Propagating Foxgloves - Knowledgebase Question

Pittsburgh, PA
Avatar for catherinel5
Question by catherinel5
July 10, 2002
I know that foxgloves are biennials, but I read in one of my gardening books that after a foxgove has been cut back, the rosettes can be lifted and transplanted. Can they be separated at this time, and, if so, will that help them to bloom next year and become more perennial in nature?

Answer from NGA
July 10, 2002
In my experience, there would be little benefit to doing this for the typical foxglove Digitalis purpurea once it has bloomed. The seeds are so prolific and, if you prefer container grown starts, so easy to start, that the work of digging and dividing becomes very unattractive -- especially when the plants seem so exhausted once they have bloomed. If you are determined to try it and have the extra garden space, there is no harm in experimenting but in my view it is not worth the effort and probable risk of failure in any case.

In my garden, the few plants that seem to have exceptionally well developed basal rosettes tend to survive for three years naturally, becoming essentially perennials. I would be leery about disturbing these plants since they are already doing so well. Most, however, do not seem to be dividable. Instead, the central flowering stalk can be cut back and sometimes additional glowering stalks will develop from the base for a second set of blooms.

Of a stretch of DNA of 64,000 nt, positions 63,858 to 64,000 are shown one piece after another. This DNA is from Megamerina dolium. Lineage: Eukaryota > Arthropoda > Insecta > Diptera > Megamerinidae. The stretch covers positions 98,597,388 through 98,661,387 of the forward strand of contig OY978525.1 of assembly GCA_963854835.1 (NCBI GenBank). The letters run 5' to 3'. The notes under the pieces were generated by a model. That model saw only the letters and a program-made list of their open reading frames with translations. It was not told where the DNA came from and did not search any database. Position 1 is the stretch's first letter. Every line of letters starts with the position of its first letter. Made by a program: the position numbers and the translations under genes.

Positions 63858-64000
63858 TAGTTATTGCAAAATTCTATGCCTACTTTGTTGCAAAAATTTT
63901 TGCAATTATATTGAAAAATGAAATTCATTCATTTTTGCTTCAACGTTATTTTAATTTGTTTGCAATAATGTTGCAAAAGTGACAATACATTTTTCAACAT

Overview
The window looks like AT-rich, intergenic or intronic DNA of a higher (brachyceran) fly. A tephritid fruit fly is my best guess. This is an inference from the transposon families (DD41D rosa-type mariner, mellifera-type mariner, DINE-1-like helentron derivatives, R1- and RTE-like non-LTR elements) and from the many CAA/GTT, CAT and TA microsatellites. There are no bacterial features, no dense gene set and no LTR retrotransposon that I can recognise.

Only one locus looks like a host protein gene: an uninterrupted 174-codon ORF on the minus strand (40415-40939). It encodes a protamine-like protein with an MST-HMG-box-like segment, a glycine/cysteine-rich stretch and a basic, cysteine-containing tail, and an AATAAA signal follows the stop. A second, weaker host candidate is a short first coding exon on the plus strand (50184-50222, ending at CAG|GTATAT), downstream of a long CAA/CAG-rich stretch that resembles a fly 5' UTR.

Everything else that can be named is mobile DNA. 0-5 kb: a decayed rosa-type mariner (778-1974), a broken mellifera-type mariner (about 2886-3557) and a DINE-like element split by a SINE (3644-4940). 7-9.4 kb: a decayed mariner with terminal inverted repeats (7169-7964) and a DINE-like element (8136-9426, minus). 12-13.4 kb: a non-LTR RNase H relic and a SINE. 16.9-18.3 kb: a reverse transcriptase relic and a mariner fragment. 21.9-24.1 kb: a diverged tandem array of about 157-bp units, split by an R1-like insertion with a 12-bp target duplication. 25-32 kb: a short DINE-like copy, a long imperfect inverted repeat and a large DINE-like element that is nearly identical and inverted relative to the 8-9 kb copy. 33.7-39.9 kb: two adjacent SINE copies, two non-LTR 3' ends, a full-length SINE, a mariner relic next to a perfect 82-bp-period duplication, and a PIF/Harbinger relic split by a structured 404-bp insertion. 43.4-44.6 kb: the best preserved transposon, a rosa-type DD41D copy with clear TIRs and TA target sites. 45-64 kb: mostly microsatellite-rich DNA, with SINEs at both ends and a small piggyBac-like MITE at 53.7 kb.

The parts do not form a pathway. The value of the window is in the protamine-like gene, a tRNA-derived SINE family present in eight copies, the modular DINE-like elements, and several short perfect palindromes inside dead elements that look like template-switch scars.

Digitalis x mertonensis is more reliably perennial and could conceivably be divided after bloooming, although this too is a bit tricky since in my experience this plant is somewhat fussy.

On the other hand, it is certainly a simple matter to transplant the young seedlings so they are better distributed or more attractively spaced in the garden. This works very well if done in the late summer or early fall. Perhaps this is what the author intended to suggest.

In most gardens where foxgloves bloom every year, the trick is to allowing seedlings to develop regularly and this gives the impression of a colony of perennials when in fact there is a steady rotation of young plants replacing the old. In my opinion this time honored method is really the best.

Good luck with your foxgloves!

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